Exhibit E: A bird pooped on me.

I really WISH I was kidding, because it's kind of gross to sit down to lunch outside, scaring off a flock of little sparrows -- and discover that one of those cute birdies left a thumb-shaped present of white caca on the left thigh of your jeans.

That finally made it very clear: enjoy yourself here, but don't get too comfortable. Stay for too long, and dogs will bite and birds will s**t.

So, I made a firm decision then NOT to relocate to Asheville.

And then, like someone had flipped a switch, the city was my friend again, and seriously awesome things happened.

To Be Continued in Part III.

Tuesday, November 1, 2011

Asheville, Part 1: the Good...

Okay, y'all - considering it's been over a month since my Asheville writing retreat ended, I figured I better write about it, or I might never get to it.

It was super long, so I'll divide it up into three posts for your bite-size reading pleasure. :-P

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I have thought, more than a dozen times, that if Asheville was located on the coast, instead of in the mountains, it would be the perfect city for me to live in.

Technically, this is the Blue Ridge Parkway, but it's very close to Asheville. Feast your eyes on the prettiness!!

This definitely factored into my decision about where I would go write and try to finish this manuscript.

This is the Biltmore House. If you look up fancy in my brain's dictionary, this is what you would fine.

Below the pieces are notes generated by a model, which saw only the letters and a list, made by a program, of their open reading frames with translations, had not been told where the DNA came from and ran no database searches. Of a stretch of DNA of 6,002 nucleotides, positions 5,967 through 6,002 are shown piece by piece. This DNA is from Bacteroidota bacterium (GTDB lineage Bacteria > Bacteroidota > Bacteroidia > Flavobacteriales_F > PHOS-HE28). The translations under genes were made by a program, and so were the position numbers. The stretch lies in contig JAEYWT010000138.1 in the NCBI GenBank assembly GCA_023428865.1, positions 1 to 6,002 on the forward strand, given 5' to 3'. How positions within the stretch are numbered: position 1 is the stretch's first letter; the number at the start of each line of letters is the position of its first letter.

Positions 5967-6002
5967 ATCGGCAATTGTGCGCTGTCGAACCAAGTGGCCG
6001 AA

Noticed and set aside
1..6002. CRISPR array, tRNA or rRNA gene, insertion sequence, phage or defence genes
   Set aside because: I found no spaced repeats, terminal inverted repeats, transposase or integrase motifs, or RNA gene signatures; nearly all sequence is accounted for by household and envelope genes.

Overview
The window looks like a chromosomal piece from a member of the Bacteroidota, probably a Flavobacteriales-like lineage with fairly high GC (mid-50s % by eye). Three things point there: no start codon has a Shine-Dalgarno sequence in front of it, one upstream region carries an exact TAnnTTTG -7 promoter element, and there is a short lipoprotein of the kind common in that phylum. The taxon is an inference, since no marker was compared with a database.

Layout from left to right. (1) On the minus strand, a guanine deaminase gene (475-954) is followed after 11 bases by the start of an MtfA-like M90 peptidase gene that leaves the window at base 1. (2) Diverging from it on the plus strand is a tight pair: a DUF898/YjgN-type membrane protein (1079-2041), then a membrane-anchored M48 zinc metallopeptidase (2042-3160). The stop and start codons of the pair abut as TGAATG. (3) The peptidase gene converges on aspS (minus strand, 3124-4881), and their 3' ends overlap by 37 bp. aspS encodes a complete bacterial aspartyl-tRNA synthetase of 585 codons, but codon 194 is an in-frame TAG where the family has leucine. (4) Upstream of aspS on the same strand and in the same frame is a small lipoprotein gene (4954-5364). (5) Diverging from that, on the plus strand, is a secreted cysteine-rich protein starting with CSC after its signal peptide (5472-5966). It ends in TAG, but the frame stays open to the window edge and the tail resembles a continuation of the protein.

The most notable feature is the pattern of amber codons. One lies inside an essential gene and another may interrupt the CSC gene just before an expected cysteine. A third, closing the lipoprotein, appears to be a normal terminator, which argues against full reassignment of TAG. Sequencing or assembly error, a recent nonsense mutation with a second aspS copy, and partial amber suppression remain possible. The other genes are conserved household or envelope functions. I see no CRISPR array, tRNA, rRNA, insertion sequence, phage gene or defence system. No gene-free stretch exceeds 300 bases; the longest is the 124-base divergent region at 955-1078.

Maybe I've visited it one too many times at Christmas - to see the Biltmore House all lit up and sparkly, but to me, it feels like a Southern fairy tale world, like in a Sarah Addison Allen novel: old Victorian-era homes, small beautiful shops, an addiction to bookstores, and hill-like green mountains where small magics can happen, It's where living means pursuing passions and savoring happinesses. Bumper stickers proclaimed, Follow your bliss! and Don't postpone joy!

So, it's a happy place - happy in an artistic way, a mecca for creatives - full of coffee/teahouses, and vintage shops, and record places, and fun quirky restaurants, and art galleries, and stationary stores, and BOOKSTORES.

Malaprop's, indie bookstore of awesome, a.k.a. my new love.

I admit: the first and the last on this list were the ones I visited the most often.

I arrived at the end of August. I found a routine by the beginning of September:

-Wake at an hour that's not too ridiculous (ie. hopefully closer to 9AM than to 12PM)

-Head to Greenlife, the grocery store down the street, a.k.a. the breakfast land of delicious scones and cheap coffee.

-Write through two cups of coffee.

-Walk up the hill to the Downtown Asheville library, the next chapter's playlist pounding through my headphones.

This was the view from where I sat.
I know. It's a tough life. :-P

-Write until my finger hurts or my mind goes numb.

-Stop for lunch: at Bouchon's, a creperie tucked away in a courtyard off of Lexington Avenue. Or at Doc Chey's, a noodlehouse a few blocks away. Or Salsa's, if I was in the mood for something heavier. Or Malaprop's cafe, if all I wanted was a smoothie.

-Back to the library to write some more. The key at this point was WRITE AS MUCH AS POSSIBLE.

-Head back, and maybe, depending on how much I had written and how much I felt like rewarding myself, stop for BOOKS.

It was almost impossible to NOT stop for books, by the way. Temptation #1: The library was having a half off book sale during the month of September, ie. basically the WHOLE TIME I WAS THERE. Temptation #2: Malaprops, Indie Bookstore of Indie Bookstores - literally less than a block away. Temptation #3: Downtown Books, the epicly well-stocked used bookstore on Lexington.

These are all the books I couldn't resist in Asheville. It doesn't even count what books I got on my LAST BORDERS RUN EVER. Sigh.